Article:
The Road to and from Slavery

Reservations in India are analogical to the Promised Land to the Jewish slaves in Egypt, Lincoln's proclamation to the African-Americans, the Abolition in Africa, amongst many. It was not premised merely on the efficiency of administration embodied under Article 335 often cited to justify derogation of the policy. Reservations dared to include the lowest castes and untouchables into the bureaucracy to be "adequately represented under the services of the State"; a move considered absolute madness at the time. Reservations in public employment under Article 16 (4) [1], and educational reservations under Article 15 (4) [2], came with a caveat that "the 'panchsheel' (if broken) is to be unjust to the Constitution" (Article 335) [3]. A valid prescription but conveniently overused.

Prejudice is Prejudice-Period

The precedents of Articles 15 and 16 have emphatically held what can be included therein [4]. The social flavour of discrimination for the inclusion of the reserved classes is emphasized upon since indigence is not the primary cause of discrimination but a consequence [5]. However, indigence is a means to its end and prejudice isn't perceptive. Poverty or progeny, it draws no exception. Judicial reservations to economic reservations ceased when reservations for the Economic Weaker Section (EWS) was created by the 103rd Constitutional Amendment, 2019. With states preparing to dole out the 10% reservation therein, striking the Act down now would be anarchic.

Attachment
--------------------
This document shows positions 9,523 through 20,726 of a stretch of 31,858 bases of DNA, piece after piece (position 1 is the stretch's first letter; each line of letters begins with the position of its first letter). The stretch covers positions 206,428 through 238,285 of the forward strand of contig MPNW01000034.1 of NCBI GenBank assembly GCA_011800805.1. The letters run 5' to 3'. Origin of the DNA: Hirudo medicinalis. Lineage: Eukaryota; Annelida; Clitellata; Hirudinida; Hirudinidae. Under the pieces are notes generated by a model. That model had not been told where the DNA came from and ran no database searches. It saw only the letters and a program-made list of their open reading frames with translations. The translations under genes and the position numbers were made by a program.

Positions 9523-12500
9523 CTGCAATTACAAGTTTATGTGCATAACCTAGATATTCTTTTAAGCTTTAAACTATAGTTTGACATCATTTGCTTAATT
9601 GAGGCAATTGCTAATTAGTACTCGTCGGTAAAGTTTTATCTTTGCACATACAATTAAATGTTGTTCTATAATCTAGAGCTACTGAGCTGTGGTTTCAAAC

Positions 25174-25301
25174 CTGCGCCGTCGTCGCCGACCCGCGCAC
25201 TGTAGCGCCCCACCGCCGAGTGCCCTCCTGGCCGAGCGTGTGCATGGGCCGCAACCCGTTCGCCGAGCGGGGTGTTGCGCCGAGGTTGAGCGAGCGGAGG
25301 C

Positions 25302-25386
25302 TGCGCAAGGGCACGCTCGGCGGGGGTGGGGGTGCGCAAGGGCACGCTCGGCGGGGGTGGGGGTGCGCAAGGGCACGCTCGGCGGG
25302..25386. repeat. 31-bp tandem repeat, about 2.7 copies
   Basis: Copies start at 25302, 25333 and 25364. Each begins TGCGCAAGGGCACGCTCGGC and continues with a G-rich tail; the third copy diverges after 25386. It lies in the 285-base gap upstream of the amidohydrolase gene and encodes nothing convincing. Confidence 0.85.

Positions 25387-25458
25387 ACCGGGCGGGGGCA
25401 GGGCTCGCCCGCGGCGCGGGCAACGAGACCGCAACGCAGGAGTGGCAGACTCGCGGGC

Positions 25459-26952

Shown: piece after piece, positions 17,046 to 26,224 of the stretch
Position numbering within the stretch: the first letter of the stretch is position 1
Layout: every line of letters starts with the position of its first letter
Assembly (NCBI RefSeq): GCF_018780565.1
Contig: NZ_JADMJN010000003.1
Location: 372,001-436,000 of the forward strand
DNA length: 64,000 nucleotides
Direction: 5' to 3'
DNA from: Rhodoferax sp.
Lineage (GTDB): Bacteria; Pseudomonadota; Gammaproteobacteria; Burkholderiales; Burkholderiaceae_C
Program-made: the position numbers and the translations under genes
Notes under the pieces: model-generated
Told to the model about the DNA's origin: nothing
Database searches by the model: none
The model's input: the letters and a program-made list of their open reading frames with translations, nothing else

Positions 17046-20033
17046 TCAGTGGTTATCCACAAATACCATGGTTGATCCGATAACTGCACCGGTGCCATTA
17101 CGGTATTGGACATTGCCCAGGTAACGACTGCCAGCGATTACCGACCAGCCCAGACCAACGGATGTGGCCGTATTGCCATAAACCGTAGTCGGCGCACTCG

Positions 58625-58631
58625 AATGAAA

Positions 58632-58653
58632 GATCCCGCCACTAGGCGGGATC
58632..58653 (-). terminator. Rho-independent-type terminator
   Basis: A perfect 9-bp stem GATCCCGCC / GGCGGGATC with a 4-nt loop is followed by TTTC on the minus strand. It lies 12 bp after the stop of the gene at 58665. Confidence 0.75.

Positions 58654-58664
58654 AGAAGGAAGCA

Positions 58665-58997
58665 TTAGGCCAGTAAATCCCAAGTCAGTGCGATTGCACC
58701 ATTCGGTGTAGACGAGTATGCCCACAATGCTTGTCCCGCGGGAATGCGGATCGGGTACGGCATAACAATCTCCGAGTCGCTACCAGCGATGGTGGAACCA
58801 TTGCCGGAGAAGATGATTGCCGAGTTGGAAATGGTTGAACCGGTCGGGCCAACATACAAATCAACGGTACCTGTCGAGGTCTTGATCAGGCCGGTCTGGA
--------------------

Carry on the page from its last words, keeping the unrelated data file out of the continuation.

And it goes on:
The Vicissitudes of the 50% Rule

Exceptions to the 50% rule eternalized in Indira Sawhney are prevalent in states like Tamil Nadu which placed the relevant Act in the IX schedule, a privilege forfeited in I.R. Coelho where the court bound all IX schedule antics to the basic structure doctrine [6]. The Rule has otherwise been upheld with vigour with the Maratha reservations being the latest example; despite the "exceptional circumstances" being justified by the Justice Gaikwad Commission. The vociferous demand for reservations as a right is of great concern. Firstly, reservations are not a right but an enabling provision [7]. Secondly, most reservations are on a 'first-come-first serve' basis which does not deny future classes from being included but does place the 50% rule against them as they have to satisfy the "exceptional circumstances" test; a super-backwardness so to speak. Lastly, as most states have almost 50% reservations, no government worth it's salt can reduce reservation of one class and grant it to another even if the former are adequately represented in the services of the State unless it wants to be electorally disposed of.

Thus, to applaud the passing of the 127th Constitutional Amendment Bill, 2021 is premature. Granting the states the power to make their OBC lists serves a limited purpose if any potential litigation to inclusions to the list must meet "exceptional circumstances".

The EWS has already placed a heavy constitutional burden on most states. Every state exceeding the 50 % rule now must add 10% of the EWS after which they may consider further inclusions. The "exceptional circumstances" may now require a divine burden of proof to be upheld. The EWS permits indigent communities to form a backward class devoid of any social discrimination; a sizable portion of the country. Raising suspicion on the 10% limit [8]!